Legislature(1999 - 2000)
04/12/2000 02:03 PM RES
* first hearing in first committee of referral
= bill was previously heard/scheduled
= bill was previously heard/scheduled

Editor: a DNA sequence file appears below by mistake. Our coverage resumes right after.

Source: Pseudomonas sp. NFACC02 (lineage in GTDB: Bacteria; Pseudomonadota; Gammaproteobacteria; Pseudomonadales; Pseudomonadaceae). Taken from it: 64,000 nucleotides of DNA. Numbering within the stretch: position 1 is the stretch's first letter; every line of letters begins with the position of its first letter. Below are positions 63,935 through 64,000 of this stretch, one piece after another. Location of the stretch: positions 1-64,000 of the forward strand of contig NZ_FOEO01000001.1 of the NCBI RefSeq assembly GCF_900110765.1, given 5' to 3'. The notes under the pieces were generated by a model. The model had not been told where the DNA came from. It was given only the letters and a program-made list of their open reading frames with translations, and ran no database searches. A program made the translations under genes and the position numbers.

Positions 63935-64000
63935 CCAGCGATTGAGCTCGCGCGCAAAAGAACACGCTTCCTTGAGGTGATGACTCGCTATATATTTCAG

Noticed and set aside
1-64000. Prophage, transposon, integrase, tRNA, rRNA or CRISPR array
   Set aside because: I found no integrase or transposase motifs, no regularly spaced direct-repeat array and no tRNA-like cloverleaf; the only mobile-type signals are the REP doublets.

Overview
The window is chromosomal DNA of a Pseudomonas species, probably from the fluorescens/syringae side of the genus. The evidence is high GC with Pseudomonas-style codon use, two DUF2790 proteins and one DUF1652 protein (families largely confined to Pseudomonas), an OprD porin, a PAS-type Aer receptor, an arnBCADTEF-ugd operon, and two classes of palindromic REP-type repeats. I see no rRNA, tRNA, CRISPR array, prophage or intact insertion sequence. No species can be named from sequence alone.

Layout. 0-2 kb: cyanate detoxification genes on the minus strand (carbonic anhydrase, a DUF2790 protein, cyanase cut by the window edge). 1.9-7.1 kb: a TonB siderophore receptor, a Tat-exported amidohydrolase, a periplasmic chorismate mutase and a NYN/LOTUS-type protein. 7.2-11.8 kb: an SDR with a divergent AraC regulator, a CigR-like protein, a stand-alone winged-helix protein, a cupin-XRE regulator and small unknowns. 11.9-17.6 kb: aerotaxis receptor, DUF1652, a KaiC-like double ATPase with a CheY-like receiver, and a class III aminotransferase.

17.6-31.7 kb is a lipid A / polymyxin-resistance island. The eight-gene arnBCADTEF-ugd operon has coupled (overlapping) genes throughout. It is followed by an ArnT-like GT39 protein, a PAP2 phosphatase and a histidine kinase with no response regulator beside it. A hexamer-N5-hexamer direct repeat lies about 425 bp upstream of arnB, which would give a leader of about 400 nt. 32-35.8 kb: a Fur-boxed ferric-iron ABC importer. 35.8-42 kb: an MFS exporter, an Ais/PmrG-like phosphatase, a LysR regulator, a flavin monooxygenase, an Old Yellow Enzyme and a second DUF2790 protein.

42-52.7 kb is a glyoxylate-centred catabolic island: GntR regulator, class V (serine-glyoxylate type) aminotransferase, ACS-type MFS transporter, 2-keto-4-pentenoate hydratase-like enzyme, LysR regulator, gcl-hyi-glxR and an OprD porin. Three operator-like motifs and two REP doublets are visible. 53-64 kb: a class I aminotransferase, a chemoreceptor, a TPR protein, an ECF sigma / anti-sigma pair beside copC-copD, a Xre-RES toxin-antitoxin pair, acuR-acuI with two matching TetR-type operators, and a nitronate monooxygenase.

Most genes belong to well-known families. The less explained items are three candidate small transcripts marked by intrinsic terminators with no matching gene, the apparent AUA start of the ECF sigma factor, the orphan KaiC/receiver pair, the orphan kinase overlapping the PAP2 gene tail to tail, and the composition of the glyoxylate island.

HOUSE RESOURCES STANDING COMMITTEE April 12, 2000 2:03 p.m. MEMBERS PRESENT Representative Bill Hudson, Co-Chair Representative Beverly Masek, Co-Chair Representative John Cowdery, Vice Chair Representative John Harris Representative Carl Morgan Representative Ramona Barnes Representative Jim Whitaker Representative Reggie Joule Representative Mary Kapsner MEMBERS ABSENT All members present COMMITTEE CALENDAR CS FOR SENATE BILL NO. 273(RLS)(title am) "An Act regarding oil discharge prevention, and relating to contingency plans and proof of financial responsibility for all self-propelled nontank vessels exceeding 400 gross registered tonnage and for railroad tank cars; authorizing inspection of nonbank vessels and trains; and providing for an effective date." - HEARD AND HELD PREVIOUS ACTION BILL: SB 273 SHORT TITLE: OIL SPILL RESPONSE; NONTANK VESSELS & RR Jrn-Date Jrn-Page Action 2/15/00 2305 (S) READ THE FIRST TIME - REFERRALS 2/15/00 2305 (S) RES, FIN 2/21/00 (S) RES AT 3:00 PM BUTROVICH 205 2/21/00 (S) Heard & Held 2/21/00 (S) MINUTE(RES) 3/03/00 (S) RES AT 3:00 PM BUTROVICH 205 3/03/00 (S) Heard & Held 3/03/00 (S) MINUTE(RES) 3/20/00 (S) RES AT 3:00 PM BUTROVICH 205 3/20/00 (S) Moved CS(Res) Out of Committee 3/21/00 2677 (S) RES RPT CS 5NR SAME TITLE 3/21/00 2677 (S) NR: HALFORD, MACKIE, TAYLOR, GREEN, 3/21/00 2677 (S) PETE KELLY 3/21/00 2677 (S) FISCAL NOTES (DEC, DOT) 3/24/00 (S) FIN AT 9:00 AM SENATE FINANCE 532 3/24/00 (S) Heard & Held 3/27/00 (S) FIN AT 9:00 AM SENATE FINANCE 532 3/27/00 (S) Moved CS(Fin) Out of Committee 3/27/00 2745 (S) FIN RPT CS 2DP 6NR SAME TITLE 3/27/00 2746 (S) DP: TORGERSON, PARNELL; NR: PHILLIPS, 3/27/00 2746 (S) GREEN, ADAMS, PETE KELLY, WILKEN, LEMAN 3/27/00 2746 (S) PREVIOUS FISCAL NOTES (DEC, DOT) 3/27/00 2746 (S) REFERRED TO RULES 3/30/00 (S) RLS AT 11:45 AM FAHRENKAMP 203 3/30/00 (S) MINUTE(RLS) 3/31/00 2814 (S) RLS TO CAL W/CS 1OR 03/31 NEW TITLE 3/31/00 2814 (S) PREVIOUS FISCAL NOTES (DEC, DOT) 3/31/00 2815 (S) READ THE SECOND TIME 3/31/00 2815 (S) RLS CS ADOPTED UNAN CONSENT 3/31/00 2815 (S) ADVANCED TO THIRD READING UNAN CONSENT 3/31/00 2815 (S) READ THE THIRD TIME CSSB 273(RLS) 3/31/00 2816 (S) AM NO 1(TITLE AM) ADOPTED UNAN CONSENT 3/31/00 2816 (S) PASSED Y16 N2 E2 3/31/00 2816 (S) EFFECTIVE DATE(S) SAME AS PASSAGE 3/31/00 2819 (S) HALFORD NOTICE OF RECONSIDERATION 3/31/00 2819 (S) RECON TAKEN UP SAME DAY UNAN CONSENT 3/31/00 2820 (S) PASSED ON RECONSIDERATION Y17 N1 E2 3/31/00 2820 (S) EFFECTIVE DATE(S) SAME AS PASSAGE 3/31/00 2821 (S) TRANSMITTED TO (H) 4/03/00 2831 (H) READ THE FIRST TIME - REFERRALS 4/03/00 2831 (H) RES, WTR, FIN 4/03/00 2831 (H) REFERRED TO RESOURCES 4/12/00 (H) RES AT 1:45 PM CAPITOL 124 WITNESS REGISTER SENATOR DRUE PEARCE Alaska State Legislature Capitol Building, Room 111 Juneau, Alaska 99801 POSITION STATEMENT: Testified as the sponsor of SB 273. ED PAGE, Captain United States Coast Guard P.O. Box 25517 Juneau, Alaska 99802 POSITION STATEMENT: Answered questions with regard to SB 273. LARRY DIETRICK, Acting Director Division of Spill Prevention & Response Department of Environmental Conservation 410 Willoughby Avenue, Suite 105 Juneau, Alaska 99801-1795 POSITION STATEMENT: Answered question with regard to SB 273. ACTION NARRATIVE TAPE 00-33, SIDE A Number 0001 CO-CHAIR MASEK called the House Resources Standing Committee meeting to order at 2:03 p.m. Members present at the call to order were Representatives Hudson, Masek, Cowdery, Harris, Morgan, Barnes, Whitaker, Joule and Kapsner. SB 273 - OIL SPILL RESPONSE; NONTANK VESSELS & RR CO-CHAIR MASEK announced that the one item of business was CS FOR SENATE BILL NO. 273(RLS)(title am), "An Act regarding oil discharge prevention, and relating to contingency plans and proof of financial responsibility for all self-propelled nontank vessels exceeding 400 gross registered tonnage and for railroad tank cars; authorizing inspection of nontank vessels and trains; and providing for an effective date." Number 0125 SENATOR DRUE PEARCE, Alaska State Legislature, sponsor of SB 273, explained the bill as follows: Alaska arguably has the world's best oil spill prevention and response program, mostly, unfortunately, as a result of the Exxon Valdez accident. However, our current program is limited to vessels that carry oil as cargo (tank vessels) and onshore oil facilities such as oil wells, pipelines, refineries and tank farms. Specifically, nontank vessels covered by this bill are defined as self-propelled watercraft of 400 or greater gross registered tons. These vessels would include larger fishing and processing vessels, cargo and cruiseships and public vessels engaged in commerce, such as all but one of the Alaska state ferries. SB 273 requires these vessels to provide a response plan that would allow for the cleanup of a spill as quickly as possible with minimum damage to the environment. The legislation also requires vessel operators to provide proof of financial ability to respond to damages resulting from a spill. Alaska is the only state on the West Coast of our country that has not extended their contingency plan [C-plan] and financial responsibility laws to include nontank vessels. In light of recent spills from these vessels in our waters, and from the railroad on our land, I believe it's time to strengthen our oil spill laws and include these vessels. This bill provides a heightened awareness of prevention and response readiness, and I hope will help reduce and at least control the number and consequences of oil spills in the future. The railroad is also included in the bill. Just since the introduction of SB 273, there have been three incidents involving vessels in or near Alaskan waters. The fishing vessel [F/V] American Star went aground in Unimak Pass. The crew was airlifted off by the [U.S.] Coast Guard. The vessel rolled in the surf and remains on the rock. The M/V [motor vessel] Pacsun, which is a log vessel, went aground in Icy Bay. After several days, it was successfully refloated; however, SERVS [Special Escort Response Vessel System] had to dispatch one of their large tugs as well as response equipment to assist in this effort. Most recently in nearby Prince Rupert, the cargo vessel [M/V] Bovec went aground, and it's our understanding that it remains aground. We have also had a number of experiences in our state of vessels operating without pilots aboard, and I believe that there are marine pilots online and present here today to talk about some of those. I believe you also have a packet in your file that documents, including Coast Guard documentation, some of the concerns about vessels in our waters that have had movement that have been of concern. Of course, we all know the [M/V] Kuroshima grounded out near Dutch Harbor. It spread 39,000 gallons of bunker fuel back in November of 1997. The M/V Jacha, operated in heavy ice floes, ustained both bow and propeller damage. Despite heavy damage, the vessel was loaded and failed to report the incident to the U.S. Coast Guard. I believe that was in Togiak. The Coast Guard believes there was a possible oil spill, and the Coast Guard has concluded that the vessel master and officers were aware of the problems. That same ship, along with the motor vessel Mononok and the Mabah, on February 17 of just this year, 2000, operated in state waters and anchored without a pilot onboard during a trip that should have had a pilot. SENATOR PEARCE emphasized that ships known to be in Alaskan waters probably had a spill that was not reported - in waters that have some of the most precious fishing resources of the state. They have also been moving without a pilot onboard in what she considers an unsafe unsafe manner. For example, in January, the M/V Cherry Star moved without a required pilot aboard, and the Coast Guard sent a letter expressing grave concern over the movement of that ship. SENATOR PEARCE noted that when first introduced, the bill was consistent with Coast Guard and state requirements at 300 gross tons; however, that was raised to 400 gross tons in the Senate Resources Committee, through an amendment proposed by Senator Taylor. Senator Pearce restated that the following are covered: cruiseships, Alaska state ferries, large fishing and processing vessels, and cargo ships. Government-owned and operated vessels, if not engaged in commerce, would be exempt; that would include the university vessel, but the ferries that are over 400 gross tons would be covered, as would the the railroad, which has oil transportation and tanker cars. She stated: Nontanker vessels frequently carry more volume than those carrying fuel as cargo. They're not currently required to have a system and equipment in place to prevent or respond to spills. And while cargo ships usually have their cargo in a double hull, oftentimes the area between the outer hull and the double hull is the area that is used as the actual fuel tank. So, if those ships go on the rocks, while the cargo may not be at risk to be spilled - whatever that cargo might be - the fuel from the ship is [at risk]. So, when we talk about the safety of a double-hulled cargo vessel, it may not be safe in terms of you're just one hull away, in terms of your fuel, from the rocks. At present, these vessels are not required to show us, the state, that they have the ability to finance a cleanup effort and any damages resulting from the spill or [to] pay the fines that are already in law. And nontanker vessels, unfortunately, have had a significant spill history in our waters. We included the railroad because they've had three derailments since 1992 and three spills in the last four months; the largest of those was 167,000 gallons. It's my understanding from the railroad ... today that their cleanup costs - for the spills that they're still presently working on, to try to keep the fuel from getting to the Susitna River - are running in the 13 to 14 million dollar range, but that's just of the costs that they know of to date. Specifically, under the bill, nontank vessels and the railroad would have to have a oil discharge, ... prevention and contingency plan that would be submitted to the Department of Environmental Conservation [DEC], consistent with current requirements of tankers and oil facilities except the planning standard is much lower. Tankers and all fuel barges [and] tank farms throughout the state presently have to meet the standards that are already in statute; those were set back in 1990. Those include being able to contain, control and clean up 15 percent of a spill to a maximum of 300,000 barrels in 72 hours. The planning standard in this bill, for the nontanker vessels, takes a step back from that. It says you have to show that you can have equipment available - it doesn't have to be onboard, but equipment available - to contain and control 15 percent of your maximum volume in 48 hours. There is not a cleanup requirement as we have for the present tanker vessels, whether they be our crude oil tankers or the fuel barges that bring fuel to villages and communities throughout the state, whether it's on the river system or in our ocean waters. There are presently five nonprofit cooperatives in the state that have been formed as a response to the original bill back in 1990. Some of those existed before that bill because requirements were already in place. We came in and strengthened the requirements, but it's not as though tankers didn't have requirements before 1989; we just found out that they weren't working very well. We also under this bill provide that the ships show - the owners show - that they have financial responsibility or the ability to pay for a cleanup of a spill, and that's based on their maximum volume, carrying capacity, of their actual vessel. And, under the bill, we allow that DEC could inspect ... whatever prevention equipment that might be required; and I think that Larry Dietrick can speak more specifically to this, but it sounds as though, maximum, we're probably talking about ... what the [U.S.] Coast Guard appears to be headed toward in their requirements anyway, which is ... a portable pump onboard so that you can handle pumping, off-loading, or even pumping amongst tanks in the vessel, and also some sort of a towing package so that they could get the ships under tow if necessary. ... Larry [Dietrick] can speak more closely to this, but it is not our expectation nor our intent to have to carry any sort of booming or those sorts of materials onboard the nontanker vessels. And, in fact, with the exception of the barges that are pulled by tugs, present standards do not require booms be carried on the actual tanker vessels that you see moving around the big tankers, because there is no way they could deploy it. So, DEC would be allowed to inspect, just to make sure that the equipment was onboard as required and the response contractors do go through drills. And those would continue to be allowed as they are already happening around the state. The bill not only allows but actually requires DEC to adopt alternative ways to achieve equivalent levels of spill prevention and response in place of certain C- plan requirements if there are areas where those requirements cannot be met. Mr. Dietrick can give you a more specific example, but under the present law and the requirement for fuel barges to go to some of the remote areas of the state, their present requirements are, under the present law, that they would have to show that they could actually clean up a spill in 72 hours. It's apparent to everyone concerned that in our remote waters that is not going to be possible, so DEC has already used an alternative compliance and has allowed the fuel carriers in those remote areas of the state to adopt lower planning standards, because we all understand that there are some events that you are just not going to be able to plan for, and to try to get equipment that would actually clean up, within 72 hours, a spill to every port in the state or along all the coastline of the state is impossible. This bill has even lower standards, so the requirements in terms of equipment that's already out in the remote areas - there's equipment in Nome, there's equipment sitting in Bethel, there's equipment in Naknek, I believe, in Dillingham, there's equipment in Unalaska - we would not expect to see more equipment be required because of this spill; it's already out there. Financial responsibility: the vessel operators and owners and the railroad would be required to show that they can respond and clean up a major spill to the tune of 300 dollars per barrel of persistent oil or 100 dollars per barrel of nonpersistent. We use the Coast Guard definitions of persistent versus nonpersistent. After much discussion on the Senate side, everybody agreed that those ... [were] the ... definitions to use. We have complied with Coast Guard standards that are already in place, wherever possible, to make it easy for everybody to understand how to comply, and so they understand the terms. And, Representative Hudson, you would probably understand those certainly better than I. The new law, we made changes on the Senate side ... to have compliance and have the laws take effect so that we would have an opportunity at the legislative level to look at what the draft regulations next year and then a second time of the following years. So, for the moment, in this bill, September 1, 2000, would be when we would have to have proof of financial responsibility, but the actual date for the contingency plans to go into effect has been pushed back to April 1, 2002, so that's two years out. I know that we have some of the pilots online, as I mentioned, to discuss the realities in our state of some of the ships that we see coming and going. ... We have excluded deck barges by defining nontanker vessels as vessels that are self-propelled. We have raised the gross tonnage threshold from 300 to 400 gross tons. We have removed the existing direct action clause that's in present law to allow P & I [Protection & Indemnity] clubs to participate in the financial responsibility section of the bill. We've also extended the effective date to April 1, as I mentioned; that will allow additional time for industry to participate in the process, as well as providing legislative oversight during the process of drawing up the [regulations] and getting compliance. We have proposed liability language that you have in your packet, ... liability language that will allow the co-ops ... to have an umbrella response in the response plan that they have, being an umbrella response that everybody can use as that portion of their plan that would then limit the liability of the other members of the nonprofit co-op. ... In response to request by the industry, we specifically would like to see language that requires that tramp vessels making one-time calls have to be allowed to come into our waters under an umbrella plan and costs must be reasonable. Now, that is not anything new. At present, Tesoro brings ... tramp vessels into Cook Inlet, as do the oil companies, as have, in the past, other companies that have been bringing fuel either in or out of our waters, particularly jet fuel. We also support the language that would say that it's not our intent that we force nontank vessel owners to join any particular PRAC [Primary Response Action Contractor]. These response contractors that have [sprung up around the state have done so in response to the present laws that are in place. They include Alaska Clean Sea; SERVS, which is the one primarily for the Valdez oil terminal of Alyeska, along with Chadux [Alaska Chadux Corporation]; CISPRI [Cook Inlet Spill Prevention Response Incorporated], which is the Cook Inlet response contractor that has grown up because of the petroleum tankers and the jet fuel handling in Cook Inlet; and then in Southeast Alaska you have SEAPRO [Southeast Alaska Prevention Response Organization], which is also primarily because fuel, of course, is, as all of you are painfully aware and so are we when we are down here -- all the fuel in this area of the state has to be brought in, and it's waterborne. Those are already in place; it's not our intent to tell any entity that they have to join any specific one of those. We think that there is competition amongst them and, as has been mentioned in our work sessions, some of the folks in the industry may decide that they would rather form their own co-ops and have their own response contractors .... Number 1560 REPRESENTATIVE COWDERY requested confirmation that they were addressing primarily water vessels and the railroad. SENATOR PEARCE answered that he was correct. REPRESENTATIVE COWDERY asked whether it includes trucks that deliver fuel to service stations or to private residences. SENATOR PEARCE responded no. Number 1595 REPRESENTATIVE BARNES referred to the fiscal notes, which she totaled up to $731,507. She noted that there was no fiscal note in the committee packet for the railroad. She asked Senator Pearce to address how SB 273 interacts with the Oil Pollution Act of 1990 (OPA 90); she said under that law there were considerable burdens placed on all the people that would fall under this bill. SENATOR PEARCE explained that OPA 90 only covered the oil tankers; therefore, the ships brought in under SB 273 are not under OPA 90 requirements. Number 1667 REPRESENTATIVE BARNES referred to a letter in the committee packet from the Alaska Steamship Association (ASA), and read: ASA offers the following comments relative to SB 273. Many of the member companies (cargo, container and cruise) in ASA operate nontank vessels, and thus we are directly impacted by the proposed legislation. Our members also provide maritime transportation services to the Alaskan timber, mining, and fishing industries. Our specific concerns are the additional financial burden this bill places on us, over and above what we already bear under existing federal statute; [it] is not clear and may be substantial. REPRESENTATIVE BARNES commented that obviously the non-oil tanker vessels do fall under the federal Act because according to the ASA they are already paying under the federal statute. She continued to read from the letter" The practical impact of this bill is that we will be forced to join the only statewide co-op in place at this time, Chadux; to our knowledge, Chadux does not have the equipment that may be required to respond to spills of the persistent oils that many of our cargo vessels carry as bunkers. REPRESENTATIVE BARNES asked why the ASA is saying that they fall under OPA 90, when Senator Pearce says they don't. She also asked what the impact is on timber, mining and fishing in the state. SENATOR PEARCE responded that the railroad should have provided a fiscal note, which would show that the cost would be to the railroad, not to the general fund. It does not go through the state's budget, because they are not under the Executive Budget Act. Second, OPA 90 does not cover ships, but that does not mean that the U.S. Coast Guard does not have requirements for ships in terms of response capabilities and costs. She does not think that the ASA letter is dealing with OPA 90 requirements, Senator Pearce said. She indicated it is true that there is only one statewide co-op at this time, but that does not mean that they have to join that one. REPRESENTATIVE BARNES said she is very aware of how the railroad is funded and that they do not fall under the Executive Budget Act; however, the railroad is a state asset that is continually having to turn to the federal government to upgrade their equipment. This will have an impact of some nature, and she thinks they should be privy to that. In addition, it seems to her that there is considerable impact to the state budget from the fiscal notes that she has totaled up. More important is what the impact is going to be on the Red Dog Mine, Greens Creek Mine and basically any mining operation that moves in and out of the state, because it is very difficult for these entities to compete in the world market. So any additional cost in transmitting the ore has a tremendous impact on them. She indicated that her main concern is that under SB 273 everything that moves in and out of the state on the water, with regard to resource development, is affected. She wondered what the economic impact will be on all those industries. Number 1973 SENATOR PEARCE indicated someone from Chadux was online and would be willing to talk about the estimated costs. REPRESENTATIVE BARNES stated that she wants any testimony from Chadux or any other entity that collects money from these companies in writing so that she can analyze it on a case-by-case basis. She said she resents the railroad or anybody else giving her a zero fiscal note. She added: It says SB 273 will create no fiscal impact to the state general fund. I know that; I'm not an idiot. I want a correct fiscal note from the railroad that clearly lays out what it's going to cost, and never mind the general fund. The railroad is an asset of the state, and please, in the future, don't give me a zero fiscal note expecting me to look at it like I'm some kind of an idiot. Number 2104 CO-CHAIR HUDSON wondered about the relationship of vessels that would be affected by SB 273 to not only OPA 90 but perhaps other federal maritime requirements of the U.S. Coast Guard. He invited Captain Ed Page of the U.S. Coast Guard to come before the committee. REPRESENTATIVE BARNES requested that Commissioner Michele Brown from the Department of Environmental Conservation come before the committee. CO-CHAIR HUDSON indicated that Commissioner Brown had been invited. SENATOR PEARCE explained that Commissioner Brown was in transit to Anchorage from a meeting in Philadelphia, where she was working on getting Cominco's air quality permits. Number 2200 CO-CHAIR HUDSON requested clarification that OPA 90 relates to bulk oil transport and the associated maritime requirements surrounding that. CAPTAIN ED PAGE, United States Coast Guard, replied that OPA 90 predominantly focused on oil tankers in the wake of the Exxon Valdez incident; however, it also had some influence on nontank vessels, although he thinks there is some confusion as to how much. It was certainly not to the level envisioned by Senator Pearce's bill, he said, with respect to the pollution response caches of equipment; however, OPA 90 further raised the liability, and the certificate of financial responsibility had to be carried by non-petroleum vessels. CAPTAIN PAGE said there is a suite of regulations to deal with prevention, and there is also regulation to deal with prevention and response for tank vessels. However, Senator Pearce is discussing the non-petroleum vessels with respect to requiring contingent plans and shore equipment. There is internationally an oil spill pollution emergency plan requirement that has been adopted by the IMO for vessels over 400 gross tons, which has some information on how to respond to a spill. It is essentially a two- or three- page document. CAPTAIN PAGE informed members that Senator Pearce's bill is looking at something more comprehensive with respect to spill response. It is an area that the U.S. Coast Guard, other than through the liability of provisions, has not specifically addressed. He added that, as addressed previously, OPA 90 does have some application to it. The only area he would have concern would be with the inspection provisions of prevention measures that now requires equipment on vessels; it was referenced in the ASA letter regarding the U.S. Supreme Court Intertanko case, with respect to carrying equipment being beyond the purview of the U.S. Coast Guard. CO-CHAIR HUDSON reflected on the Exxon Valdez oil spill, which he said really was the aegis of significant oil spill laws in Alaska. He always took the position that a state should not statutorily, or in any other way, inject itself into actual vessel inspections, he said. He believes that vessel inspection, whether of an oil tanker or a large passenger vessel, should be left up to a specialist. He agreed that the DEC does not have the expertise to go on a vessel and determine if a particular tank is gas-free or whether there is a hardly detectable crack or metal fatigue. He noted that they do not want any of that in their statutory language. He referred to Representative Barnes' question about the relationship with OPA 90. He asked Captain Page if he would address that question. CAPTAIN PAGE indicated he does not see any real conflicts with OPA 90. In fact, the one area that is somewhat duplicative in state legislation, as far as the liability caps, is covered, and that is allowed for; Congress has specifically given the states that authority to add on or to have their own liability provisions with respect to vessels. He noted that it is one provision that he sees that exists and is acceptable. With respect to the provision of spill response equipment, that would not be addressed by OPA 90 for non-petroleum tank vessels. REPRESENTATIVE BARNES asked Captain Page if he does admit that there is some overlap in liability between the federal law and SB 273, even though the state has been given the opportunity to make laws of its own through OPA 90. Number 2453 CAPTAIN PAGE indicated that the only overlap he has concerns with, as he mentioned before, is with the inspection provisions. He commented on Senator Pearce's reference to prevention with regard to pumps onboard vessels; he said that is dangerous territory with respect to the Intertanko case because it is requiring equipment on vessels that are engaged in international trade, and that is usually considered under the purview of the U.S. Coast Guard to determine. He said that is an area he has concern with and where he would expect some overlap. SENATOR PEARCE explained that the financial responsibility requirements under OPA 90 are to the federal government, not to the state. Therefore, they have to show financial responsibility but it is for the fines under federal law, and the money that they would spend on the cleanup for a vessel could be paid back to the U.S. Coast Guard. The inspection provision follows the requirements of SB 273, not inspecting for safety of a vessel, although under present law regarding crude oil tankers, tank farms, barges and oil field equipment, DEC has the right to go in if nobody else is doing an inspection. Therefore, that law is not being changed. They are just allowing DEC to inspect any requirements of a contingency plan and anything that the vessels have agreed to do with respect to prevention credits; DEC can inspect that they are actually doing what they said they would do, and that is what the inspection provisions in SB 273 does. It has nothing to do with inspecting for whether a vessel is seaworthy, Senator Pearce added. REPRESENTATIVE BARNES referred to an article out of the Anchorage Daily News titled "Facts Needed to Form Cruise Ship Regulations," dated March 17, 2000, in which Commissioner Michele Brown says, "Once we have accurate facts that we know are sound, we can structure management and regulatory decision making upon that foundation. The working group will make public reports on that aspect (indisc.) as well." Representative Barnes noted that Commissioner Brown also says in the article that before any legislation is developed, they need to address four specific concerns. Noting the date of the article, she suggested they had not had time to identify those concerns. Number 2766 REPRESENTATIVE HARRIS asked whether the vessels in service that are maintaining an oil spill response capability have to provide their own C-plans. SENATOR PEARCE indicated response vessels are exempt under present law. LARRY DIETRICK, Acting Director, Division of Spill Prevention & Response, Department of Environmental Conservation, stated that they have been in contact with Alyeska, and that in the negotiated rule making they would make it explicit that response vessels are exempt. REPRESENTATIVE BARNES requested clarification that even though the oil spill money was used to build the ferry [the Kennicott], it is not an "oil-sucking ferry." SENATOR PEARCE pointed out that it only provides a platform that can be used as a command center. The ferry itself is not a "skimmer," and the marine architects laughed at the idea, quite frankly. She explained that what the ferry system has done, in conjunction with DEC, is to have roll-on/roll-off containers at ports around the state. REPRESENTATIVE BARNES indicated that when the funding for the ferry was before the state, she was serving on the Finance Committee, and the way they got around using federal funds was that they were going to make it an "oil-sucking ferry." She wondered how [the state] had managed to use federal funds. SENATOR PEARCE agreed that the early discussion and utilization of money was supposedly to build a natural-response vessel, and that is not what they ended up building. TAPE 00-33, SIDE B CO-CHAIR HUDSON recalled that the ferry was built with a combination of federal highway money. What they did with the Kennicott that they did with no other vessel was take $12 million out of the nickel-a-barrel fund or one of the other oil funds. The Kennicott has the capability of hauling booming material; it also has redundant communication systems and the ability to bring onboard 100 to 150 workers who could provide a floating command center. He indicated Representative Barnes was right that it was the first time, and it was characterized beyond what it actually was. Number 2851 CO-CHAIR MASEK wondered what the process is regarding tanker vessels operating in Western Alaska and what they have to do to comply with requirements. MR. DIETRICK explained that in Western Alaska they currently have a plan in place with the non-crew operators, which was just negotiated; it provides for a hub-based system to get to the remote areas of Alaska, which allows a tiered response anywhere from Nome, Bethel, Naknek, Dillingham, Dutch Harbor, Kodiak or Cook Inlet. With any spill in the state, 80 percent of the problem is logistics, he noted, so that is what drives the response strategy. The hub-based system is designed to provide for 24-hour delivery to a scene from any one of the hubs. It is also backed up by the ability to deliver equipment from Anchorage to that hub within the same 24 hours and [to deliver] equipment from out-of-state within 72 hours. CO-CHAIR MASEK wondered how a vessel that is only in Alaska for a few days would comply with the provisions under SB 273. Number 2742 MR. DIETRICK responded that in working with the sponsors, they recognize that everyone is aiming for a streamlined process, and they envision a four-part plan: one, an onboard vessel response plan; two, the membership in a cooperative; three, negotiated prevention measures for onboard; four, financial responsibility that the ship could execute through the existing infrastructure. SENATOR PEARCE added that under the present tanker vessel law, she had mentioned Tesoro as one example of an entity that brings spot charter vessels into the state. Tesoro is the owner of the crude oil onboard and the holder of the actual plan. She believes that under SB 273, for the non-crude carriers, for the non-tanker vessels, they could build an umbrella ability so that every vessel does not have to have a plan. She noted that the oil-tankers turn around C-plan approvals in 24 hours for huge crude tankers. CO-CHAIR MASEK said in looking at some of the C-plan requirements in SB 273, she wonders how the operators and owners can develop a C-plan if the guidelines have not yet been developed. MR. DIETRICK explained that the intent with the nontank vessels would be to basically have a single plan that would be incorporated in the regulations. The four-part notification requirement that he had just discussed would be the activation of the plan. It is a plan by rule; when they negotiate the regulations, that is when the guidelines would be discussed and incorporated into the rule. Number 2541 CO-CHAIR HUDSON asked what the window of opportunity is for nonpersistent fuel cleanup. CAPTAIN PAGE answered that with regard to the refined products - the diesels - the majority of that oil within 24 hours will have dissipated and evaporated, although a fraction will remain for a few days. He explained that when they are talking about 300- to 400- foot vessels, they are moving into heavy persistent oils, such as from bulkers and cruiseships. The persistent fuel oils stay in the water a lot longer, and they have the heavier fraction of petroleum products. He indicated that low-speed diesels tend to be the choice these days because of lower cost, but they also have lower quality. Therefore, they are seeing more and more of the persistent oils. CO-CHAIR HUDSON indicated that the concern he has heard from a number of people is with the unknown factors in the negotiated regulations, for example, "Trust me, we are going to sit down and negotiate something that you'll be able to live with and that we'll do what you want to do in the legislation here." He understood why Representative Barnes wanted Commissioner Brown to come before the committee to discuss the negotiated regulation process, he added, because it looks as though that is going to be a concern. Number 2337 SENATOR PEARCE informed the committee that she was chair of the Oil & Gas Committee on the Senate side when the Exxon Valdez oil spill happened. House Bill 567, which went through the Senate, required a C-plan and had planning standards and requirements that were extreme. They fought to get standards in present law for the crude carriers and the petroleum industry that were not ridiculous and that would help to protect the waters of the state, she recalled, and thought they came up with a balance. SENATOR PEARCE indicated she finds herself in an interesting position of defending DEC, because after HB 567 was put into effect DEC tried to help the statewide fuel carriers that found themselves covered under HB 567. The area was vast, and there was no way for those entities that carry fuel to meet requirements to clean up 15 percent of their total volume, a maximum of 300,000 barrels, in 72 hours; therefore, DEC went through an alternative compliance effort. SENATOR PEARCE pointed out that those communities are able to get their fuel today at a price that is not totally outrageous because DEC set up a cascading hub-system and was willing, under alternative compliance, to back off on the absolute planning standard. She noted taht SB 273 also pushes out the effective date to April 1, 2002. The legislature will have an opportunity next year or the following year to take action to make changes. She reiterated that they have seen DEC work with the industry and come to some rational decisions. She noted that there are some costs involved, but protecting the waters of Alaska is important enough that [the legislature] should make sure that they are protected. Number 2059 REPRESENTATIVE BARNES wondered how much a company like Petro Star Inc. has to pay for being a member of SEAPRO and on each individual run they make. She indicated her real concern is what the economic impact is going to have on the state in moving goods and services. SENATOR PEARCE replied that Petro Star Inc. has to meet greater standards than those in SB 273; the latter will cost less. Petro Star Inc. is carrying fuel under the tanker-vessel law, and they have to prove they can clean up the fuel in 72 hours. REPRESENTATIVE BARNES said she understands that, but she is still trying to get an idea of what the associated cost will be on the industry in the state. She knows it is going to cost the state close to a billion dollars, she added, pointing out that she had totaled the fiscal notes to be $731,507. SENATOR PEARCE reiterated that Chadux was online. MR. DIETRICK asked the committee to consider the three associated rule makings: one, alternative compliance; two, the best available technology regulations; and, three, the efforts on the North Slope to try to get the response situation and broken ice taken out. He addressed the question of whether nontank vessels would have to carry booms and skimmers onboard, saying the answer is no because those would be served by the hub-system. [SB 273 was held over.] CO-CHAIR MASEK recessed the House Resources Standing Committee meeting at 3:15 p.m. to the call of the chair.